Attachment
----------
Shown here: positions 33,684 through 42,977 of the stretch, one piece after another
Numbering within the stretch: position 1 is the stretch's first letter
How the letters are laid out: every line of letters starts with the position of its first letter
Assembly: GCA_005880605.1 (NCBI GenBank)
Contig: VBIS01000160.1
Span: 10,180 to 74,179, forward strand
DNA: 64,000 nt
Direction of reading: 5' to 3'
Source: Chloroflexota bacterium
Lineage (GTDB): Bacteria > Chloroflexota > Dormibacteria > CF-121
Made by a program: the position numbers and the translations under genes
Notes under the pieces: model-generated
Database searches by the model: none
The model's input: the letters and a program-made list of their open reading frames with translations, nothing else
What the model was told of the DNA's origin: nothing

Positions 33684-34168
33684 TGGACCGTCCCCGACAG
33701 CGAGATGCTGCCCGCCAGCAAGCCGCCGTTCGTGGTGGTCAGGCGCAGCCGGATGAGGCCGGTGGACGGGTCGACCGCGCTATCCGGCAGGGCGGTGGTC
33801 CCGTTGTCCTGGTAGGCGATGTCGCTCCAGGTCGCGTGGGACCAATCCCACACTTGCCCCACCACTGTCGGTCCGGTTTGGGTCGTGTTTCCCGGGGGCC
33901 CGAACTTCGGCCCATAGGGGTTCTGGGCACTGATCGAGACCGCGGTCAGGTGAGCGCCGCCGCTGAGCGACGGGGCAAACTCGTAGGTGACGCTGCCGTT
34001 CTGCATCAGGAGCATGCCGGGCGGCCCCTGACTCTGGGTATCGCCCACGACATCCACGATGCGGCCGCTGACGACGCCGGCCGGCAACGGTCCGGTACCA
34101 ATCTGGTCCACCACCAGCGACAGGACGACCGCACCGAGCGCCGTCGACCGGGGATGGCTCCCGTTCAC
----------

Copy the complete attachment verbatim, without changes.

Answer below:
Shown here: positions 33,684 through 42,977 of the stretch, one piece after another
Numbering within the stretch: position 1 is the stretch's first letter
How the letters are laid out: every line of letters starts with the position of its first letter
Assembly: GCA_005880605.1 (NCBI GenBank)
Contig: VBIS01000160.1
Span: 10,180 to 74,179, forward strand
DNA: 64,000 nt
Direction of reading: 5' to 3'
Source: Chloroflexota bacterium
Lineage (GTDB): Bacteria > Chloroflexota > Dormibacteria > CF-121
Made by a program: the position numbers and the translations under genes
Notes under the pieces: model-generated
Database searches by the model: none
The model's input: the letters and a program-made list of their open reading frames with translations, nothing else
What the model was told of the DNA's origin: nothing

Positions 33684-34168
33684 TGGACCGTCCCCGACAG
33701 CGAGATGCTGCCCGCCAGCAAGCCGCCGTTCGTGGTGGTCAGGCGCAGCCGGATGAGGCCGGTGGACGGGTCGACCGCGCTATCCGGCAGGGCGGTGGTC
33801 CCGTTGTCCTGGTAGGCGATGTCGCTCCAGGTCGCGTGGGACCAATCCCACACTTGCCCCACCACTGTCGGTCCGGTTTGGGTCGTGTTTCCCGGGGGCC
33901 CGAACTTCGGCCCATAGGGGTTCTGGGCACTGATCGAGACCGCGGTCAGGTGAGCGCCGCCGCTGAGCGACGGGGCAAACTCGTAGGTGACGCTGCCGTT
34001 CTGCATCAGGAGCATGCCGGGCGGCCCCTGACTCTGGGTATCGCCCACGACATCCACGATGCGGCCGCTGACGACGCCGGCCGGCAACGGTCCGGTACCA
34101 ATCTGGTCCACCACCAGCGACAGGACGACCGCACCGAGCGCCGTCGACCGGGGATGGCTCCCGTTCAC